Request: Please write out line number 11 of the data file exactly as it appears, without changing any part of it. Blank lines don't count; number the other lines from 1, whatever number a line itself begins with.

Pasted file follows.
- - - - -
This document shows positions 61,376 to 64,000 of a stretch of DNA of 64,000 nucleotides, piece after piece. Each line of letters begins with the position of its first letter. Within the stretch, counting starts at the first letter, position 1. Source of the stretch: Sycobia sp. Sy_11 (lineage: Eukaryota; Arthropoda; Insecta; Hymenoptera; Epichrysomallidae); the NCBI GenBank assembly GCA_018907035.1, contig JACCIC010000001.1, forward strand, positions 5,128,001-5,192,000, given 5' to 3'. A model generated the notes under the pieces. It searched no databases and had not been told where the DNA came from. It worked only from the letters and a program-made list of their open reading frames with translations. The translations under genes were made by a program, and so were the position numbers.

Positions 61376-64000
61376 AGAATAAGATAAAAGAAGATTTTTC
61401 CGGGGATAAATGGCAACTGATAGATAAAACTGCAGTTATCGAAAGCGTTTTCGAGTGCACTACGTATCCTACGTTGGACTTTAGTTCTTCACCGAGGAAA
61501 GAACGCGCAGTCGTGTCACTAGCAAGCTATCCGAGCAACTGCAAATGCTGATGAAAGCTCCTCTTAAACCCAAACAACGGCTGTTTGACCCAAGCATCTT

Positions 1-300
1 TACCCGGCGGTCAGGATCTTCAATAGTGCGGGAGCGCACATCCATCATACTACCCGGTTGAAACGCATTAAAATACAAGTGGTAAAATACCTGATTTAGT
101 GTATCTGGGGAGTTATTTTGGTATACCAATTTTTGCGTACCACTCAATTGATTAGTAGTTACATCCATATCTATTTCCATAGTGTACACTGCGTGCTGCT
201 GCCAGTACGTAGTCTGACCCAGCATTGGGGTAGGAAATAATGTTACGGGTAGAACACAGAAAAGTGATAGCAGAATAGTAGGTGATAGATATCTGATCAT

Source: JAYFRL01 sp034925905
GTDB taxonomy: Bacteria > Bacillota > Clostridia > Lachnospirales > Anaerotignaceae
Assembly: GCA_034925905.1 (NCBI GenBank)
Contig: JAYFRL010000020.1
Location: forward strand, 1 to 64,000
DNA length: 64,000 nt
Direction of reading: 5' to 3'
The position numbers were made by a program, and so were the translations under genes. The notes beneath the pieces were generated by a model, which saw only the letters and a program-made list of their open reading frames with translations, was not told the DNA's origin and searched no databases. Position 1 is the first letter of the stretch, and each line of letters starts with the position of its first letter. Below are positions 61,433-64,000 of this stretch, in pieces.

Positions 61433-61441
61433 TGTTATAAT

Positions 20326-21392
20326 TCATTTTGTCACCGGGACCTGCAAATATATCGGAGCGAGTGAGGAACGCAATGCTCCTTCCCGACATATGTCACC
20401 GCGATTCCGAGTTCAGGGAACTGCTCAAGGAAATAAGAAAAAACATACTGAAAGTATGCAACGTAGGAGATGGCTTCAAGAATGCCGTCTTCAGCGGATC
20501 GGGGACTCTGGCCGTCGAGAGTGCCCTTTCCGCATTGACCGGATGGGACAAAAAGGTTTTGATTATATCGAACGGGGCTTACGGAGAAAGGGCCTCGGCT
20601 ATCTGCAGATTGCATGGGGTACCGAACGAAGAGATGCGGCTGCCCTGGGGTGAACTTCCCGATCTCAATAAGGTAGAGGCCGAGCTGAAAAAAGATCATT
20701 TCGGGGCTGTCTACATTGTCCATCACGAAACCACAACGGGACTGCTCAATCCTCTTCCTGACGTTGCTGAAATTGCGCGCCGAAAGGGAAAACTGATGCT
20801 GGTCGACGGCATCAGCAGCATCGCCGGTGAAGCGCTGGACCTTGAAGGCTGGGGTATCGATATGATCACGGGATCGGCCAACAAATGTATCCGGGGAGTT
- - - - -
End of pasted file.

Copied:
GTDB taxonomy: Bacteria > Bacillota > Clostridia > Lachnospirales > Anaerotignaceae